Enchufar redux

It’s been a long time since I introduced the subject of electrical outlets in Uruguay. A visit to the hospital reminded me of their wonderful weirdness here.

Shuko is common in Europe; “Inclinado” the standard in neighboring Argentina, and “Tres en linea,” my favorite, apparently the standard in Uruguay. But when your whole country is 3-1/2 million people, who – meaning people manufacturing electrical appliances for worldwide sales – particularly cares?

And of course, if you’re installing signs in Uruguay, who particularly cares that you glue the capital B to the wall upside and backwards?

Which perhaps has you thinking, I want to visit your wonderful little country. What should I do about my electrical needs?

The obvious answer is to throw your hands up in despair, and leave all your damned gadgets at home.

Or just stop by our place.

I probably have your needs covered.

The receipt

This receipt struck me as colorful and unusual, so I put it aside, seeing the bar code. I assumed it was something promotional from Tienda Inglesa, where you have to scan the receipt to get little stamps or something. Currently I think they’re doing a trip to New York. Were those clouds in the design? Whatever, later, unpack groceries….


Short answer: no. The new blue ink – hopefully less toxic – appears to be water soluble. And apparently something in my shopping bag was wet.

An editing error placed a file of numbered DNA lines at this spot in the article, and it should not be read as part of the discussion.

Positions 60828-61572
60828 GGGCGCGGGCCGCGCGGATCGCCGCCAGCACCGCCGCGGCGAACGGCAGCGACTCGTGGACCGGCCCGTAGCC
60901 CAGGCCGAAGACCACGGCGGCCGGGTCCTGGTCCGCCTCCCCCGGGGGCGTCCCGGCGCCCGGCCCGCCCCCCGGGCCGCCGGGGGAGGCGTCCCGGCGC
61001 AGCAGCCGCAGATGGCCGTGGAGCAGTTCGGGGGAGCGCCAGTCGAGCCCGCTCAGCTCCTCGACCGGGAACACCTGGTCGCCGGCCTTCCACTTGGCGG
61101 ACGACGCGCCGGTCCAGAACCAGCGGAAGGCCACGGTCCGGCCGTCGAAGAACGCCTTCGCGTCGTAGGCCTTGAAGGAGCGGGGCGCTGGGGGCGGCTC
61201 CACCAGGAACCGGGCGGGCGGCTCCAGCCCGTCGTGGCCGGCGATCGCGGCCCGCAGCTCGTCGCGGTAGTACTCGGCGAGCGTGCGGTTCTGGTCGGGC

Oh well. It’s pretty, and mentally considerably less demanding than the thought of a (another) trip to New York.

Simply inexcusable

I saw this at Tienda Inglesa, and was absolutely appalled.

No, not that the ham was upside down. That only made it worse. Can you see it?

OK, let me give you a clue:

Ah yeah, you’ve got a point: that’s not much of a clue. That’s me in Tangiers, Morocco, in 1983. On the right. I have absolutely no memory of the photo being taken BTW (by someone named Lisa Ebright).

Having extricated myself from teaching at a vastly under-studented international school in Malta, I spent a few years working as a school yearbook rep out of West Germany, consuming multiple Eurail Passes with a job that took me to 14 countries.

Not bad, but: in the twilight of my 20s, in an “is this all there is?” moment, I signed up for a School of Visual Arts (New York) summer course in North Africa, whose teachers were Milton Glaser, Marshall Arisman, Ed Benguiat, and Eileen Hedy Schultz (not to be confused with Eileen Caddy, founder of Findhorn, whom I met a year or two later in Germany). All very cool people – well, for the first and most famous, perhaps that’s too strong an adjective – a couple of whom I later visited in New York.

Powerful stuff which, alas, did not exactly lead me down the path to a career in typography, illustration, graphic design, or stock photography, though all kept singing sweetly in the background over the next few years.

So, back to the ham, oddly less offensive now right side-up. But still egregious – what the hell is this? Do you let your ten year-old do package design?

Yes, I’m talking about kerning….

Foreign concepts

Taking up valuable space in our luggage back from ‘Murka: cotton tea towels that absorb moisture. Kitchen scouring sponges that don’t begin to disintegrate immediately with use.

I know. I can hear you already: why would you want those?